Monday, 14 January 2013

Attendance is not the be-all and end-all

How exactly did we subscribe to the myth of attendance being more important than engagement? One of my biggest bugbears of the last few years has been the tedious puritan orthodoxy that missing a single day of school means doing badly. I am constantly bowled over by the incredible commitment of the people who so tirelessly chase the attendance agenda but in many cases something pretty unintellectual, and indeed intellectually dishonest, is happening - and, as so often in education, it's the abuse of statistics at the root of the nonsense. Yes, poor attendance is correlated with poor attainment. But (a) the correlation is much less notable below the highly problematic low levels - down at 80%, say - so you're not entitled to automatically extend the principle and argue that 98% is likely to mean higher attainment than 96%, (b) we teach KS3 students that "a correlation is NOT a cause" - why are we then so intellectually dishonest as to pretend it is in this case? and (c) we need to aim for people to internalise the value of education, not comply under threat and bribery with policing of trivia.

Each in turn. (a) is obvious. Don't generalise from statistical truths to untruths. This is clumsy maths. We know who the kids with attendance problems are and we should deal sensitively, and time-intensively, with that. But we don't need a chart in our classrooms, we don't need to read attendance percentages out monthly, and we can stop pretending that above 95% there are any meaningful distinctions. If I did the attendance figures for my KS4 classes in the last few years there are students that lost 15% of all lessons for self-important core catch-up tuition. They still went on to get better grades than in the core lesson they were topping up - which proves (besides the questionable delivery of some of that core programme) that you can miss swathes of lessons and still get A grades. How are the attendance junkies to explain that phenomenon, then? Stop pretending 96.9% indicates the imminent collapse of a student's educational future. And the public charts and lists displayed in tutor rooms can seem a little bit like medieval liturgy, the mindless congregation reciting by rote the expected response to the priesthood's formal lines - or perhaps like state-sanctioned public bullying. This is not developing a generation who are masters of independent thought. It is breeding compliant robots who think being physically present is more significant than being intellectually aboard. Computer says no.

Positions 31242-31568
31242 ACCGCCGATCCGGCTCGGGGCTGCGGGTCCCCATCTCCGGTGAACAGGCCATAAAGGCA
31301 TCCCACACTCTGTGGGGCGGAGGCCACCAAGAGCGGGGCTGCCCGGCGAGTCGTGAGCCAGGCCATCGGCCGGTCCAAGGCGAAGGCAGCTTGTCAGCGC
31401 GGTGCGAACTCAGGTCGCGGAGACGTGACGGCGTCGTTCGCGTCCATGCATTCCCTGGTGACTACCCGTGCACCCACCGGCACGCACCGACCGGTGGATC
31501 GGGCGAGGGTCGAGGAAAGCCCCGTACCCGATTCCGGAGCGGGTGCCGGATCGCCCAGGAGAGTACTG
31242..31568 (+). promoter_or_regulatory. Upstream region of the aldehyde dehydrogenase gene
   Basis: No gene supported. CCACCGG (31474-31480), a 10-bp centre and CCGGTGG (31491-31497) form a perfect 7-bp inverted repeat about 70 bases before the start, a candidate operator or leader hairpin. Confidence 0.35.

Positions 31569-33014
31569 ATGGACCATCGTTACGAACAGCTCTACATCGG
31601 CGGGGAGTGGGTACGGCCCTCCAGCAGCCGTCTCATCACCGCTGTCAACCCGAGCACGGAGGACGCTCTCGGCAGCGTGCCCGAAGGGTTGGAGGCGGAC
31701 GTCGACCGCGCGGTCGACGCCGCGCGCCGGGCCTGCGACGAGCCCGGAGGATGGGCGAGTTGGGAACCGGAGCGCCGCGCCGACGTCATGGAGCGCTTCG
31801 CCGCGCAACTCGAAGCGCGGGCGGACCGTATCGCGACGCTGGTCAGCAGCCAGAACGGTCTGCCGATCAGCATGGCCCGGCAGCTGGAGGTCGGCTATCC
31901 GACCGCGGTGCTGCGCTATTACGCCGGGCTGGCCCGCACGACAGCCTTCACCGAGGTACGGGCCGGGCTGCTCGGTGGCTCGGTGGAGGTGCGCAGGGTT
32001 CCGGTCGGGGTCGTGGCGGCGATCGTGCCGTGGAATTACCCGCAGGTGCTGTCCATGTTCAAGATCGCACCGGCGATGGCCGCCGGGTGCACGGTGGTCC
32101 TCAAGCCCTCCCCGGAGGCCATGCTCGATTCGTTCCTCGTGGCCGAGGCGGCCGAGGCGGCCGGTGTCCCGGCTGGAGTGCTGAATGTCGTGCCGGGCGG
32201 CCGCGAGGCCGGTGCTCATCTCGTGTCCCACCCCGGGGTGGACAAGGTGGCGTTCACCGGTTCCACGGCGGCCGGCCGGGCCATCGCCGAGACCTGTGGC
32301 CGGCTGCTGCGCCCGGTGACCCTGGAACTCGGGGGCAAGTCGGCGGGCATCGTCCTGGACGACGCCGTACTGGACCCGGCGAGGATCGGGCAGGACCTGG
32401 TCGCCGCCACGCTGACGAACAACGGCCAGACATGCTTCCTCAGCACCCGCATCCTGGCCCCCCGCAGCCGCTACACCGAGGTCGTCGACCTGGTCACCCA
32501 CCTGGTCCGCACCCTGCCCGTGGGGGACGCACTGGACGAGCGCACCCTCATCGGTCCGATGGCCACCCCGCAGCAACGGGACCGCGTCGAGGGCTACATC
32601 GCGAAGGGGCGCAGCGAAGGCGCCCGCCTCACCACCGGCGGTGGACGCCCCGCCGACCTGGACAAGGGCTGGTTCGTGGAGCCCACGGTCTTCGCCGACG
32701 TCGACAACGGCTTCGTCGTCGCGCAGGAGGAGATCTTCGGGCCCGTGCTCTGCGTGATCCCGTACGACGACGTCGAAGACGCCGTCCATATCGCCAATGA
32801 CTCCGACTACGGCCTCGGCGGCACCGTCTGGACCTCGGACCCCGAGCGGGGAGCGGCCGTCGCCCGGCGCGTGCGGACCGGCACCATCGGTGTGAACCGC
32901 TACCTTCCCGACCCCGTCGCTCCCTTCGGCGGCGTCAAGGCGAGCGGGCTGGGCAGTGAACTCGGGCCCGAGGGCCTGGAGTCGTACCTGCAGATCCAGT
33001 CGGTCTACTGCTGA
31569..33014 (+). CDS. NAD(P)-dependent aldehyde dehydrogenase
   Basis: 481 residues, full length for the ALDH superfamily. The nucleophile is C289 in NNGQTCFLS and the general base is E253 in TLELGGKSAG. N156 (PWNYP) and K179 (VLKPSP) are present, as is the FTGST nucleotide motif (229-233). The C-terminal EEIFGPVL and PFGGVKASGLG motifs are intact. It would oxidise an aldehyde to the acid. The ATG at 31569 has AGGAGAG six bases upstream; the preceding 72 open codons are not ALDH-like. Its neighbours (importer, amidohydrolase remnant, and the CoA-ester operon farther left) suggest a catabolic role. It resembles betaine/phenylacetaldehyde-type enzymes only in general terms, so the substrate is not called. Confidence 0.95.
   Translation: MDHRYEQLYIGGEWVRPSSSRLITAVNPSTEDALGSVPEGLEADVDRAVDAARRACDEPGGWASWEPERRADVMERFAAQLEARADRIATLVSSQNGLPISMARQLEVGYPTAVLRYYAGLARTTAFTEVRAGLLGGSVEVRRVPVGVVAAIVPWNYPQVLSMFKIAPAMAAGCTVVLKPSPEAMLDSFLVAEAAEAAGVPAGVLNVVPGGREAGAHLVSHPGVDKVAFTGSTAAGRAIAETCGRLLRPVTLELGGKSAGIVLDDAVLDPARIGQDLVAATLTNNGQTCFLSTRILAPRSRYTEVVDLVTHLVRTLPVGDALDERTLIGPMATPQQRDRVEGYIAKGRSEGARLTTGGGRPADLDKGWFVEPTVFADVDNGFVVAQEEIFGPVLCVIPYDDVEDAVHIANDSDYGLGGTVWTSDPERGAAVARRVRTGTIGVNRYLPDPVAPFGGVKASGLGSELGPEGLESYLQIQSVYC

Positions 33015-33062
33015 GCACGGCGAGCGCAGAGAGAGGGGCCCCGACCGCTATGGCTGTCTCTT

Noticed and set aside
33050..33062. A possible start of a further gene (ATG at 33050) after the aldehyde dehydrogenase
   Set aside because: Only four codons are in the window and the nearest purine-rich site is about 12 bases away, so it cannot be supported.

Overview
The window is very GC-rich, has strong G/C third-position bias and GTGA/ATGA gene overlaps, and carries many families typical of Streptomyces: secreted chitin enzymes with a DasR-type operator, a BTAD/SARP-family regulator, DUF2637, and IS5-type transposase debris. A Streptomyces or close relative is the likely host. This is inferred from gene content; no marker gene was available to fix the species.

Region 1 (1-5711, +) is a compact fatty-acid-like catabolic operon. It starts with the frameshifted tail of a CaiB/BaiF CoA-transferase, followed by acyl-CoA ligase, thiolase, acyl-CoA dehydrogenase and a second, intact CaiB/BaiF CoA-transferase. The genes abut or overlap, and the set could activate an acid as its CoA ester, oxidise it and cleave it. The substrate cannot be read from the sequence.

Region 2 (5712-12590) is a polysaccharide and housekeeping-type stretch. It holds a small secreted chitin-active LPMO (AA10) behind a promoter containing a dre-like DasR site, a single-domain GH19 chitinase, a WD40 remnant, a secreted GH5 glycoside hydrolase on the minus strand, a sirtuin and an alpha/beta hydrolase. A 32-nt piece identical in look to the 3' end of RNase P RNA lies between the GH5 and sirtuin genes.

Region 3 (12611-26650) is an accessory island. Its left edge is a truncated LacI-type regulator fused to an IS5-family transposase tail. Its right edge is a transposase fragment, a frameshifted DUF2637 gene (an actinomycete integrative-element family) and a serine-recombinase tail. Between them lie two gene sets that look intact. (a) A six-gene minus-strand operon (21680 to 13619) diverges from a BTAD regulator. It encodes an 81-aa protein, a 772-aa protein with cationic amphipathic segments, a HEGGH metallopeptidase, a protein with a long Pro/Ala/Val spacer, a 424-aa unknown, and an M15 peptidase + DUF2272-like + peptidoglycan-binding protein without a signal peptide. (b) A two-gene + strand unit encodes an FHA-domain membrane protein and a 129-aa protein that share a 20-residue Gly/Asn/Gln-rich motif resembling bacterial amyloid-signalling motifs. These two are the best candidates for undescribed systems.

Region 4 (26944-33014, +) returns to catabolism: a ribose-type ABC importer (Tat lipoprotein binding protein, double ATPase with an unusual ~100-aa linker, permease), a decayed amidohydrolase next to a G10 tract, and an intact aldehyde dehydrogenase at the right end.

(b) is infuritating. Level 4 Maths students get this. When two things are correlated, it does not mean one causes another. Usually it is due to a (less visible) root cause underpinning both. In this case the root cause is obvious - disaffection with school. And don't argue that can't be measured where attendance can - if you have any competent conception of student voice, or half decent pastoral leaders and / or support, and whom you trust - detection and even rough quantification of disaffection with school is simple to assess. Underlying the most serious non-attendance is problematic disaffection - but this does not underlie a 94/96% difference. Nor, by the way, is it conducive to long-term motivation of fairly able students to push them to attend when ill, leaving them switched off in lessons and lengthening sickness periods. Intellectual absenteeism and protracted low-level ill health are massively more serious problems in our schools than the odd day off.

I should be fair to the attendance enthusiasts. By accident, the system works. Tireless tutors, year leaders and assistant heads pursue attendance figures like the leprechaun's pot of gold, and in doing so tend to have endless persuasive discussions with students which end up on the magic question - why are you not attending? By accident, they strike oil. The correlation's root cause - disaffection - is discovered and addressed - but they themselves, as well as the students, remain trapped in the illusion of the correlation - that it is the attendance itself that matters. It is not. That's just a symptom. Go to the cause and bypass the surface feature. Meanwhile, it is becoming harder and harder to run meaningful school trips for the engaged as even students come to think they cannot afford a single lesson off.

Which leads us to the idea of internalised values. (c) is valid but I'm not going to dwell on it. I strongly believe that - and as a psychologist could write reams of evidence for why - token economies of bribery and threat are anathema to the long-term acquisition of internalised value-based independence in education. But I don't want this to be the thrust of my argument, because the other two claims - that there is an ignored root cause, and that attendance is only a real issue in a tiny proportion of cases - are more important. All this is without detailing much further the fact that an obsessive focus on attendance has massively increased the number of clearly sick children coming into my classroom, pale and sweaty, and sneezing all over other children just so they can get a Mars bar and a certificate at the end of term. It's like the Grand Old Duke of York in the nursery rhyme: treat the troops better and use some common sense.